We’re at Waterfront Park, off Colbert Lane, in Palm Coast, Florida. We’re at a covered picnic table, steel-latticed and sealed in brown plastic, set perpendicular to a walkway several feet away. The site overlooks the Intracoastal Waterway that extends the length of Florida. It is 3:34 Thursday afternoon, February 16, 2012. It’s probably 100 feet back to the parking lot from the table. I’m using a walker. I’ve shuffled that distance to get a little exercise, recuperation for a hip contusion. Beverly, my partner in life, is seated beside me, our backs to the table so I can keep a hand on the walker. We’re looking down the Intracoastal toward Flagler Beach to the south and points beyond. We’re halfway through an apple. The walkway extends from the parking lot here two miles north to a companion terminus under the Palm Coast bridge, the toll bridge that transports tourists east across the Intracoastal to Route A1A. This part of the walkway, a mile section, opened just last year. It is a valued addition to the St. Joe Walkway and Linear Park system that circles the section of Palm Coast nearest to the water, on this side of the Intracoastal.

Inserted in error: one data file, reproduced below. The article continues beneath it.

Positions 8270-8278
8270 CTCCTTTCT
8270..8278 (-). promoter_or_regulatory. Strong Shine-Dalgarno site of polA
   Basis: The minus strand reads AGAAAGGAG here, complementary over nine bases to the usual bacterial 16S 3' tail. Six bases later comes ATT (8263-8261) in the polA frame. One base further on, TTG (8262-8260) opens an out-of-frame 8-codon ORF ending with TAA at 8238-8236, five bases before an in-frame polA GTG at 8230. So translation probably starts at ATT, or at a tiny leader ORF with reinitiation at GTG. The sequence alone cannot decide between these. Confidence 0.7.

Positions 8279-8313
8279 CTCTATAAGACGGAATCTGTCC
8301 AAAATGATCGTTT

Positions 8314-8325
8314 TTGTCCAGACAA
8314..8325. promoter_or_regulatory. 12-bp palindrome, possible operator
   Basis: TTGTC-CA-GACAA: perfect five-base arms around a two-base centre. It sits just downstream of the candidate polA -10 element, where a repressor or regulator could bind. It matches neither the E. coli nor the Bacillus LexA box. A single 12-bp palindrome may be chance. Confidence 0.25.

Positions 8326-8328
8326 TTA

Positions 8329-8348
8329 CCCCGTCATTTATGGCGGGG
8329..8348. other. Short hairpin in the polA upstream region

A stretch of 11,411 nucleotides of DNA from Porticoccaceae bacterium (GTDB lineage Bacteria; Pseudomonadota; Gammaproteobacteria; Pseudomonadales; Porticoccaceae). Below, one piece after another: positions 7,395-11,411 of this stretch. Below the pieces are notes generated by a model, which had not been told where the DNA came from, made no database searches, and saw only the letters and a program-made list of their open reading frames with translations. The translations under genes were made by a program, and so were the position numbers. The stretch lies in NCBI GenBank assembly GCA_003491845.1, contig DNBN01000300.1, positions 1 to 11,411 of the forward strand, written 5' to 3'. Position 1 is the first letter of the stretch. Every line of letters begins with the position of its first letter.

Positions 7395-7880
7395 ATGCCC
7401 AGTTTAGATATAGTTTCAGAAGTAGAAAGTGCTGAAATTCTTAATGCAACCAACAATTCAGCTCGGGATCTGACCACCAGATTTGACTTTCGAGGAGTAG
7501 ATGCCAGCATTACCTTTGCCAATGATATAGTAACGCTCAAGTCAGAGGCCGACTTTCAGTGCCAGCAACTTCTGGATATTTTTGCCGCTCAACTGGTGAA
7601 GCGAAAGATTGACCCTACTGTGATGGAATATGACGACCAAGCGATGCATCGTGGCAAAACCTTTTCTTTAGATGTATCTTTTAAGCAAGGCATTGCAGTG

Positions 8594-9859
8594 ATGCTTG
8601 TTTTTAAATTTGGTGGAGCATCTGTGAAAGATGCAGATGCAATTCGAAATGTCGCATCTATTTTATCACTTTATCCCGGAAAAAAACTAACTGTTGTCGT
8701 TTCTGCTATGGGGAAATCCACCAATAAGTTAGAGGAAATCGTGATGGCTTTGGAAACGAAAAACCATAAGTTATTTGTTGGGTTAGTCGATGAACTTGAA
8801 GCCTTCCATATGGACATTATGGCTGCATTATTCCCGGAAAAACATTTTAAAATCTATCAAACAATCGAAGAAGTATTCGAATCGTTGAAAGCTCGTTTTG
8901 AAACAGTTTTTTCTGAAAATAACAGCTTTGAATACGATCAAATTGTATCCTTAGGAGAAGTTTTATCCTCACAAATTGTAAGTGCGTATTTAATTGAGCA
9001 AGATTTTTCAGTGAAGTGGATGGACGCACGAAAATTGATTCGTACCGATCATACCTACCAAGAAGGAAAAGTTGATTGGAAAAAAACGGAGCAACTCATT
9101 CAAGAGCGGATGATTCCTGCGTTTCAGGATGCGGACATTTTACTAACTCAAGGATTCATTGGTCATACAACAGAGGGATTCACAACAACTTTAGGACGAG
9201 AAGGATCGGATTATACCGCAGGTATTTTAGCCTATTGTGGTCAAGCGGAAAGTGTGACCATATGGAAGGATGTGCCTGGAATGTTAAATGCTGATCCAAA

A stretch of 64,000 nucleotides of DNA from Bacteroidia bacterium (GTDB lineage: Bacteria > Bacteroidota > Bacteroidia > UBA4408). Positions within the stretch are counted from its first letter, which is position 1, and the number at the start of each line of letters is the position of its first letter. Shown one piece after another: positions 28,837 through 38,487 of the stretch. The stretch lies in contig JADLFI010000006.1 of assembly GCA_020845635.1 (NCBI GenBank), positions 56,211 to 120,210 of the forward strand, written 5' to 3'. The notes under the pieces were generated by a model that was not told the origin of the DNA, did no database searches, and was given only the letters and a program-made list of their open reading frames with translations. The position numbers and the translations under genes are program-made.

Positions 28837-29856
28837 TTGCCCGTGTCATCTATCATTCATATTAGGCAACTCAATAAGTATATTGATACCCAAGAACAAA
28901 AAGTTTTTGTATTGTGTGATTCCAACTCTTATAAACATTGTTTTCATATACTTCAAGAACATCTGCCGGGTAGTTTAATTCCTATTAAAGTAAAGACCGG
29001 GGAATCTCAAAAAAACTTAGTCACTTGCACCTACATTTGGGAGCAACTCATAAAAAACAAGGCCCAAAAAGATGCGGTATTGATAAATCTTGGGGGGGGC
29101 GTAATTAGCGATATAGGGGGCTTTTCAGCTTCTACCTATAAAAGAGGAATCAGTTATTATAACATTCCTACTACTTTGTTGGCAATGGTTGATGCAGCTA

A man our age, mid seventies, is giving his dog a walk up the walkway behind us. The dog, while leashed, is bumptious; she jumps up on the table and gives me a sweet nudge unbeknownst, and befriends Beverly with a like gesture. Bev turns to nuzzle with her a bit. We strike up a conversation with the man, who has the appearance and demeanor of a quiet Alec Guinness. The dog is a designer dog, a Cavalier King Charles Spaniel crossed with a poodle. She is a year and a half old, with curly beige and white hair. A great dog so far, the man says. He’s retired. He has lived in Palm Coast seventeen years. His house was mostly in a wooded area then. Now it is in a fully developed neighborhood. We love the walkway for biking, when we are able to bike. He loves the walkway for the exercise and for walking the dog. He does so daily. Nice man. We’re about to get the man’s name, and the dog’s name too. But there is an interruption.
A man has risen from his bench, twenty feet away, on the same side of the walkway as we are located, where he has been sitting with his wife. He is walking up toward us, probably, one surmises, to exchange pleasantries. His wife remains seated. He looks to be another senior retiree enjoying his afternoon. He’s younger than we are, perhaps in his mid-sixties. He is dressed in a blue t-shirt, advertising some company or other, there’s a phone number set out on the front, and he wears a blue baseball cap. He looks like a younger us. Somehow he reminds me of Robert DeNiro.